How do passenger and trip attributes affect walking distances to bus public transport stops? Evidence from university students in Greece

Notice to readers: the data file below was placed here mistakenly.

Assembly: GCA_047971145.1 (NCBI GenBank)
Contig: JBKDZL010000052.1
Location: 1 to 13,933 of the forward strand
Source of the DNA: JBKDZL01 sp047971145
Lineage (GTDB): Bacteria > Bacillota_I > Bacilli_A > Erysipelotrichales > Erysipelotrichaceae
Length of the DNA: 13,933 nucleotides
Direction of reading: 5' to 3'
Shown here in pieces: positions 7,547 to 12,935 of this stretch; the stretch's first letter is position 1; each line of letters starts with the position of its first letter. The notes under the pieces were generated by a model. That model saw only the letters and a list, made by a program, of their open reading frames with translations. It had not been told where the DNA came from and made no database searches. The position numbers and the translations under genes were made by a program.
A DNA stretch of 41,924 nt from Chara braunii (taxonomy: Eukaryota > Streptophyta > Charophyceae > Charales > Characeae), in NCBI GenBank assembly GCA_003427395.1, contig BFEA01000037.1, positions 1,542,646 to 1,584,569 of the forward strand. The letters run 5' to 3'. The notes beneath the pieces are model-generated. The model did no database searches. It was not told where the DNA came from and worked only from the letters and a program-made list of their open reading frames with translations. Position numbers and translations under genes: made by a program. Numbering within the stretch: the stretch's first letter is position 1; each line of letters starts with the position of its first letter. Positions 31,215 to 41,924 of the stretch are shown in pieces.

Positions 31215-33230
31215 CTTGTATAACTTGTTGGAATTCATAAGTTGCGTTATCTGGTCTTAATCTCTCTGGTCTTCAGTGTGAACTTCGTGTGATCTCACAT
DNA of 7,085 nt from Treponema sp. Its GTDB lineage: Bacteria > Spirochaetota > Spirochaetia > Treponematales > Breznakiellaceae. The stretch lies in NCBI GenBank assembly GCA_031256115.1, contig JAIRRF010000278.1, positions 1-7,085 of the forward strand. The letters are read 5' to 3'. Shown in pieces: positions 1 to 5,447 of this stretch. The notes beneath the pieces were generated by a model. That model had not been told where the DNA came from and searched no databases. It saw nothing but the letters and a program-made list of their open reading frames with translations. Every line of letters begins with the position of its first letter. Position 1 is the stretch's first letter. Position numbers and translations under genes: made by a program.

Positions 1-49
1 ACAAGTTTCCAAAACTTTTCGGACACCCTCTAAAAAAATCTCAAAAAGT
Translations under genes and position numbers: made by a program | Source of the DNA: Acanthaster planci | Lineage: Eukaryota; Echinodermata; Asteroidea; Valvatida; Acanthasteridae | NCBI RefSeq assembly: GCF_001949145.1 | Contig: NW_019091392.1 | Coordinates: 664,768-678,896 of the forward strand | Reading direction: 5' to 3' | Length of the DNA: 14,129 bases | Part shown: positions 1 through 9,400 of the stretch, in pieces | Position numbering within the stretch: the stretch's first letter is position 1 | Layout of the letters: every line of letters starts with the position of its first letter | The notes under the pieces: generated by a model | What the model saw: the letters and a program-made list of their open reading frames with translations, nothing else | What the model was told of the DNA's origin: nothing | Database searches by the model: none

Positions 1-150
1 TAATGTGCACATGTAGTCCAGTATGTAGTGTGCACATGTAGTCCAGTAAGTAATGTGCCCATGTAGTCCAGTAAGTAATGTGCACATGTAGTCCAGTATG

The spatial arrangement of public transport systems seriously affects their ridership and thus the fulfillment of sustainable transport goals. This paper examines the case of students at Aristotle University of Thessaloniki and investigates their perceptions regarding a critical spatial attribute of public transport, that is, the walking distance they have to cover to/from bus stops when they commute by bus to their campus. A questionnaire survey was conducted to collect relevant data from 300 students and a set of statistical inference methods was employed to explore whether student-specific attributes relate to the walking distances they consider to be acceptable. Empirical findings highlighted weak relationships between user/trip specific attributes with regard to students, and their walking distance preferences for the bus public transport services they use. The majority of students consider that the maximum acceptable walking distance can be higher than the standard value of 400 meters. Moreover, they would be willing to walk more than they currently do in order to reach a bus stop with higher service frequencies to their campus. The study concept and findings could assist in delivering a more successful spatial design of bus public transport systems which serve university campuses. A more sparsely positioned network of bus stops would provide better opportunities for personal physical activity but should not yield increased total travel times; and they should incorporate local user expectations. Public transport agencies could also benefit from achieving higher service speeds which, in turn, would reduce energy consumption and operating costs.
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